I dunno what they’re putting in the water, beer, and/or weed in Denver, but there’s some serious music coming from that city. While it’s an eclectic mix of genres, one of the most flourishing is Doom (some debate whether to actually call it Doom metal, I think it’s different enough from Metal and Rock to stand on its own), and a rising pillar of that music is Khemmis. This powerhouse quartet delivers some unbelievable power and atmosphere, while still offering some tasty melodies and vocals that embodied pioneers such as Black Sabbath, and also thankfully not fully diving into the murky waters of way-out-there Doom and Stoner Doom bands. Their new album is already finishing up, so there’s gonna be more to check out before too long!
Think of Dream Theater with a softer edge and no vocals, and you’ll be pretty close to what Scale the Summit sounds like. This Houston quartet packs some serious playing chops along with masterful mixing, resulting in some of the most polished music I’ve heard in quite awhile, not only on Bandcamp but anywhere period. Some songs do seem to meander a little too much, but hey this is progressive rock, it’s supposed to!
First released in the fall of 2012 and only available on Steam, Torchlight 2 is now FINALLY available on GOG! I’m a big fan of the first Torchlight, and I heard there were quite a few changes and refinements for the sequel, so now I can finally dive in and see how it fares.
At character creation I immediately noticed there were four new classes to choose from: Engineer, Outlander, Berserker, and Embermage. I chose Engineer as I liked the notion of machines assisting me during combat. Beginning to play, I didn’t notice much else different aside from a few interface and graphical updates. Not that I expected much difference from the first game or others like Diablo, but I was hoping for a little more. What I really liked in Diablo 3 was having an NPC character help out, that I could also equip items, choose skills, etc. Yeah in Torchlight 2 you have a pet, but it’s not the same. I also didn’t notice much of a story in the game, although the same was true of the first Torchlight. Diablo 3 also suffered from this (or if there was much of a story, it wasn’t that important to the point of the game, i.e. continual leveling up and acquisition of items). The first 2 Diablo games had more story and was paced quite a bit slower. Weapons and armor weren’t dropped all over the place, so it was a big deal to get something to help survive.
I guess these kind of games, like most coming out these days, just aren’t for me. I need something with an engaging story and universe, something that will encourage me to keep exploring with a reason to do so. RPGs such as Skyrim are a little better in this aspect, but combat still seems to be the priority. I guess there’s a reason table-top RPGs appeal to me so much…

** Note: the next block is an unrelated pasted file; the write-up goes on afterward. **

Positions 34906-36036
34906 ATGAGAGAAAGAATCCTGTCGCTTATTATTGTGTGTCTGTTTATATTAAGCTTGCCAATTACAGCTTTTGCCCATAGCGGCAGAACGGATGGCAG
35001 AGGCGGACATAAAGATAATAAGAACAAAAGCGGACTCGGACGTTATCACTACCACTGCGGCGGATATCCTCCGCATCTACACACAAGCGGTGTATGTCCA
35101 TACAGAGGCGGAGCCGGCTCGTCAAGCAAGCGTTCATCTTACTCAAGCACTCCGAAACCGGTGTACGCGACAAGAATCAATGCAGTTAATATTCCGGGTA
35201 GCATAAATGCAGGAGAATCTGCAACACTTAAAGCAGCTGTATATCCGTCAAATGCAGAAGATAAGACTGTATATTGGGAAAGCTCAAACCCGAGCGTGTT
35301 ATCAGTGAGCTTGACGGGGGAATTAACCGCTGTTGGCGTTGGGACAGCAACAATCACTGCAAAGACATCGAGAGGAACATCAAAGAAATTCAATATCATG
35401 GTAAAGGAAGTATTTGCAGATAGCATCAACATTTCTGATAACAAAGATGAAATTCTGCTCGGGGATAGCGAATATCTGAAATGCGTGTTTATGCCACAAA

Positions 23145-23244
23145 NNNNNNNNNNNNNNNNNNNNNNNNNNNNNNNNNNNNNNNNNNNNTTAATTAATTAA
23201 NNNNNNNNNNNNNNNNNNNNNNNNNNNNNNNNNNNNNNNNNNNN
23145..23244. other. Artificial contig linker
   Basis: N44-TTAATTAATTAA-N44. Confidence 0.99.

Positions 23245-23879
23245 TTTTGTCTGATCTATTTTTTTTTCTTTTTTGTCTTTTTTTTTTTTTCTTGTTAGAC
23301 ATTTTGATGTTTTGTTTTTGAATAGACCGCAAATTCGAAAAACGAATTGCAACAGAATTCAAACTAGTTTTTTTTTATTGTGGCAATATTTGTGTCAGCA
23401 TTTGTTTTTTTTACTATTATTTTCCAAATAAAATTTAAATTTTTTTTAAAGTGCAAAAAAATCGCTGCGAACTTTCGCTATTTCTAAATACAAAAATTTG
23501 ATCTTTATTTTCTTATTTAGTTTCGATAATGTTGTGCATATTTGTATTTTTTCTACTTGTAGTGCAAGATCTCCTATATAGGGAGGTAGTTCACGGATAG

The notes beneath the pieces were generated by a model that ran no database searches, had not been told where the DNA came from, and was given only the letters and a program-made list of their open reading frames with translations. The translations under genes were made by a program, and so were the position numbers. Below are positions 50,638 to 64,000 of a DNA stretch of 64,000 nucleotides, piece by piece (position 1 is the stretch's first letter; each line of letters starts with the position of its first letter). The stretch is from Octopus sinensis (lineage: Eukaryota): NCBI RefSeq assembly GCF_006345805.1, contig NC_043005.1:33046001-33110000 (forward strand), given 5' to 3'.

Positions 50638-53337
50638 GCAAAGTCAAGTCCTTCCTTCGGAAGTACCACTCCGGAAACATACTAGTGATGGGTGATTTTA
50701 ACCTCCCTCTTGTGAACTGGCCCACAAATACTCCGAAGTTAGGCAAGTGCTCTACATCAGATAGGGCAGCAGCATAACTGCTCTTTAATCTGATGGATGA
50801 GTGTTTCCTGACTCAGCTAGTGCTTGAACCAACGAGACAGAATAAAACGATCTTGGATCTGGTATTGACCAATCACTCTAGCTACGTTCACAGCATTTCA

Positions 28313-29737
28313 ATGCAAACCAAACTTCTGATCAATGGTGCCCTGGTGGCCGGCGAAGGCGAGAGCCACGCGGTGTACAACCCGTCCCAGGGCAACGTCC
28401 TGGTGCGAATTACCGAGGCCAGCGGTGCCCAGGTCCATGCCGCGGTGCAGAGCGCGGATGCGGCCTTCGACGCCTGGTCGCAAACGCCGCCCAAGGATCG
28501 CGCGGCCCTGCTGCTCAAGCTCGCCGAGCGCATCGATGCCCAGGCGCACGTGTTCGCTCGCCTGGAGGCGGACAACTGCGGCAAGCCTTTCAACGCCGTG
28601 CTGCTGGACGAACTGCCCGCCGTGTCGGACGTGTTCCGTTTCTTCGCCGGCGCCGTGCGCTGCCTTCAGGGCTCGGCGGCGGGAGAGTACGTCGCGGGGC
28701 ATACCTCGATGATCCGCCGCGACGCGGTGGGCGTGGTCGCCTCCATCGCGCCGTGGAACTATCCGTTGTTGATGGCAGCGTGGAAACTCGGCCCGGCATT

As Chaosium moves forward with its new version of RuneQuest, The Design Mechanism had to make a decision as to what to do with its rule-set, which could no longer use the name. Rather than abandon the decades of work (as they had originally worked on RuneQuest II and Legend) they had done, they decided to re-name their game as well as create an introductory booklet that focused on more than fantasy, named Mythras Imperative.
In addition to the confusing name (if Mythras itself will focus more on fantasy, as far as I know), I’m not sure how The Design Mechanism is able to release their games, as they no longer have a license from Chaosium nor are they basing their rules on the OGL’ed Mongoose rules. While they claim to have their own license (but no details are in the booklet nor on their site), it’s certainly not as open as Mongoose’s Legend or D101 Games’ OpenQuest. I have no doubt Mythras will continue to be a high quality of work, but also a high complexity of rules as well as page-count.
It’s amazing what you can find on Youtube, Bandcamp, etc. just clicking around once you start on another band’s page. I don’t even remember how I got to Prosthetic Record’s homepage (I think I was looking for info on what Revocation has been up to, but later realized they were on Relapse Records before signing with Metal Blade Records), and the featured video on their page is for Spellcaster’s Night Hides the World, their first release with Prosthetic Records. I was bracing for crazy growling vocals, overly-busy drums and ridiculously-downtuned guitars. But holy shit, what I got pouring into my ears was unbelievable! It’s classic thrash/power metal, from a group of young guys. I can’t believe I haven’t heard of them before. July needs to hurry up and get here so I can hear the rest of these kick-ass songs!